The Monday Roundup: Reclaiming street play, bad parking shaming and more

Posted by on September 29th, 2014 at 8:57 am

A Northeast Portland neighborhood greenway.
(Photo: M.Andersen)

Here are the bike links from around the world that caught our eyes this week:

Reclaiming street play: After part of Edinburgh set a 20 mph speed limit on residential and major shopping streets, the percentage of kids allowed to play on the sidewalk or street jumped from 31 percent to 66 percent (PDF).

Bad parking shaming: Some Toronto residents have been keeping rolls of stickers in their pockets that say “I parked in a bike lane.”

Hit-run workaround: NYC’s city council voted unanimously to levy city fines of up to $10,000 on drivers who hit and run. The civil penalties will have lower standards of evidence than criminal process, which typically fails to muster enough evidence to convict suspects.

4G bike sharing: An internal Intel news site has a detailed, readable report on the company’s experimental dockless, text-activated corporate bike sharing system.

Walking on air: Pop star Katy Perry biked to work in Silicon Valley last Tuesday. In other news, Jonathan is now weighing more use of emoji in his tweets:

Bikelash errors: “In its worst manifestation, bikelash descends into glib homicidal musings,” writes Jon Terbush for The Week. “But even the more tame outrage is still misguided — and misinformed.”

Outrage of the week: California’s new three-foot passing law “doesn’t add up” because people in cars aren’t capable of passing bikes safely, writes the Orange County Register (the previous paper of Oregonian publisher N. Christian Anderson III) in an editorial. Also: every new bike-related law “must confront the bad behavior of cyclists.”

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NYC soul-searching: After the second fatality in two months caused by a bike that hit a person on foot, New York City’s biking advocates are looking inward.

Portland development: When it comes to infill, Portland ain’t seen nothing yet, says local writer Carl Alviani in a look at buildings about to rise in inner Northeast Portland.

National bike network: Bike Route 10 in northern Washington state is the first in the Northwest and California to be designated as part of the U.S. Bicycle Route System.

Biking and privilege: Sorry bros, but driving is just not enough like being white for it to work as a metaphor for privilege, says Brentin Mock.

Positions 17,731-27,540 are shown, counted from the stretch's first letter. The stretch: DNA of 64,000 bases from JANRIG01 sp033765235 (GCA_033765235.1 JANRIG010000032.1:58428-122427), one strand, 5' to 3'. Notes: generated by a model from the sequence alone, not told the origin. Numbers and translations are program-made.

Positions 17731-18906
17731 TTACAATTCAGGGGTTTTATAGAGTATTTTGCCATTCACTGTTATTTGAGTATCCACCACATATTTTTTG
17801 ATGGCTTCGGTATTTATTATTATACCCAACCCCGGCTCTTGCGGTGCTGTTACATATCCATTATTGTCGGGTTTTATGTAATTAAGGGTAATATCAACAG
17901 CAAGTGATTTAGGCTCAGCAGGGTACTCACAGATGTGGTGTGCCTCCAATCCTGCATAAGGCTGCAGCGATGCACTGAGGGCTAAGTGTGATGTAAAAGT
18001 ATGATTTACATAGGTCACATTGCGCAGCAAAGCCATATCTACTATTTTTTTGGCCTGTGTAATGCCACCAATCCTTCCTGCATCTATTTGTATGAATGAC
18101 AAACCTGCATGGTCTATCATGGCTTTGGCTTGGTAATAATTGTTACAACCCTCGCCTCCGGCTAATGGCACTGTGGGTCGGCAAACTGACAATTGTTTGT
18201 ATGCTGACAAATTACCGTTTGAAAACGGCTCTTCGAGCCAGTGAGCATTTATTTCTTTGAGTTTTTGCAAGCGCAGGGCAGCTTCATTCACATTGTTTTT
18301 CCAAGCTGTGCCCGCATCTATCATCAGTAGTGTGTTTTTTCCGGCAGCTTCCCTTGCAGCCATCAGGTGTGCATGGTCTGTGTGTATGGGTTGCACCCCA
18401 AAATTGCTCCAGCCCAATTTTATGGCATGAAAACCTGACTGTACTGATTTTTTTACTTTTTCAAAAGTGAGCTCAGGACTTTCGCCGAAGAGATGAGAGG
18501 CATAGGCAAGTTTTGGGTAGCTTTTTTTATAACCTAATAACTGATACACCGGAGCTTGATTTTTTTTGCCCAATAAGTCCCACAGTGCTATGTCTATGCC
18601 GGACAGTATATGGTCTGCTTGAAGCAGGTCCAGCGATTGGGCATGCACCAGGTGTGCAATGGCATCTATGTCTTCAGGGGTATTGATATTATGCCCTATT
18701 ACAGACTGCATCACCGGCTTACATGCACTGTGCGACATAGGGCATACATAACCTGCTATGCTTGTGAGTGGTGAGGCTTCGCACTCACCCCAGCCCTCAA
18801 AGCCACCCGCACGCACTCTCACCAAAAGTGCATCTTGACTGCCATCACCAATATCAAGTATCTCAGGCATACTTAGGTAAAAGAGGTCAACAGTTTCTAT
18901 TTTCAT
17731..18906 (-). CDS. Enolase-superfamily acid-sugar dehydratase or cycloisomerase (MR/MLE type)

Speed control: Oregon State Rep. Jeff Reardon is taking up the cause of unmanned speed cameras on high-crash corridors.

Transportation genius: New MacArthur grantee and historian Pamela Long, 71, has been car-free in DC for 10 years thanks to transit, Capital Bikeshare and her feet.

Autonomous truck: Mercedes has a working prototype of a self-driving semi truck and says it could be on the road in 10 years.

Wasted space: An Oakland-based web database is now tracking the Bay Area’s thousands of empty private car parking spaces.

If you come across a noteworthy bicycle story, send it in via email, Tweet @bikeportland, or whatever else and we’ll consider adding it to next Monday’s roundup.

NOTE: Thanks for sharing and reading our comments. To ensure this is a welcoming and productive space, all comments are manually approved by staff. BikePortland is an inclusive company with no tolerance for meanness, discrimination or harassment. Comments with expressions of racism, sexism, homophobia, or xenophobia will be deleted and authors will be banned.

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TonyT
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TonyT
Dan de Vriend
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Dan de Vriend

First advice I got from my local friend riding in Amsterdam was “slow down dude, this isn’t a race.” I think we could all remember that. You don’t drive as fast as you can all the time, do you?

Cheif
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Cheif

Not really an accurate comparison, bikes don’t go 120 mph if you ride as fast as you can.

A.K.
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A.K.

“You don’t drive as fast as you can all the time, do you?”

HA! Just ask any hot-head driving who is forced to slow down because of a bike in the lane, or gets a ticket and complains they were only a few MPH over the limit. People treat speed limits as speed minimums.

Spiffy
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Spiffy

You don’t drive as fast as you can all the time, do you?

most drivers do drive as fast as they can get away with… the speed limit is only a low baseline for them to know how much they can get away with speeding…

Ted